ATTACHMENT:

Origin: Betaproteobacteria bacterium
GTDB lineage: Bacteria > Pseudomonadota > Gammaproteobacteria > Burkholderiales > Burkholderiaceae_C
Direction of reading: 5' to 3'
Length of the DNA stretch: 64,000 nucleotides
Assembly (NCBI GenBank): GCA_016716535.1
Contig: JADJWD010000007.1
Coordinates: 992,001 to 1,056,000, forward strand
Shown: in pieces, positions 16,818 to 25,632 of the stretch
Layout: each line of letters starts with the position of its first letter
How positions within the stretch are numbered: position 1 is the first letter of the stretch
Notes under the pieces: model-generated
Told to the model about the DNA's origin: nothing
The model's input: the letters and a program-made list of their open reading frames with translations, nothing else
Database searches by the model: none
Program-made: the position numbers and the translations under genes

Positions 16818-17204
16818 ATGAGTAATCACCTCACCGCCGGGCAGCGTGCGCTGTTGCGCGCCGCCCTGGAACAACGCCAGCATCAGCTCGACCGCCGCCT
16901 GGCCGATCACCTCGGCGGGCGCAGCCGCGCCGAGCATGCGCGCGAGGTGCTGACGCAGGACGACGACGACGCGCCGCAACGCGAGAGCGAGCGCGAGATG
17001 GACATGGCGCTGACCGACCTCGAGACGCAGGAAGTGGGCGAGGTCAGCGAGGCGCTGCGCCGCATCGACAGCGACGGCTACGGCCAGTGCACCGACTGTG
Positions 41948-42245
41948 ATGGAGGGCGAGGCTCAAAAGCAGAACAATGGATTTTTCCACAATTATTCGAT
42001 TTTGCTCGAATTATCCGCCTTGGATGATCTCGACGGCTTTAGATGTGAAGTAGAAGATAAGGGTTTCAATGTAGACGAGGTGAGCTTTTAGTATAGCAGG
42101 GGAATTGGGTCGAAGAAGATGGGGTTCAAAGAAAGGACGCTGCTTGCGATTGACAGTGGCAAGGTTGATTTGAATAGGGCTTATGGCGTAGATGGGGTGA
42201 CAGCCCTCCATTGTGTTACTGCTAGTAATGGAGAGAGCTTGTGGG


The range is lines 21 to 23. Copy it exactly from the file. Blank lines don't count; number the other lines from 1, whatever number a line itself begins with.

41948 ATGGAGGGCGAGGCTCAAAAGCAGAACAATGGATTTTTCCACAATTATTCGAT
42001 TTTGCTCGAATTATCCGCCTTGGATGATCTCGACGGCTTTAGATGTGAAGTAGAAGATAAGGGTTTCAATGTAGACGAGGTGAGCTTTTAGTATAGCAGG
42101 GGAATTGGGTCGAAGAAGATGGGGTTCAAAGAAAGGACGCTGCTTGCGATTGACAGTGGCAAGGTTGATTTGAATAGGGCTTATGGCGTAGATGGGGTGA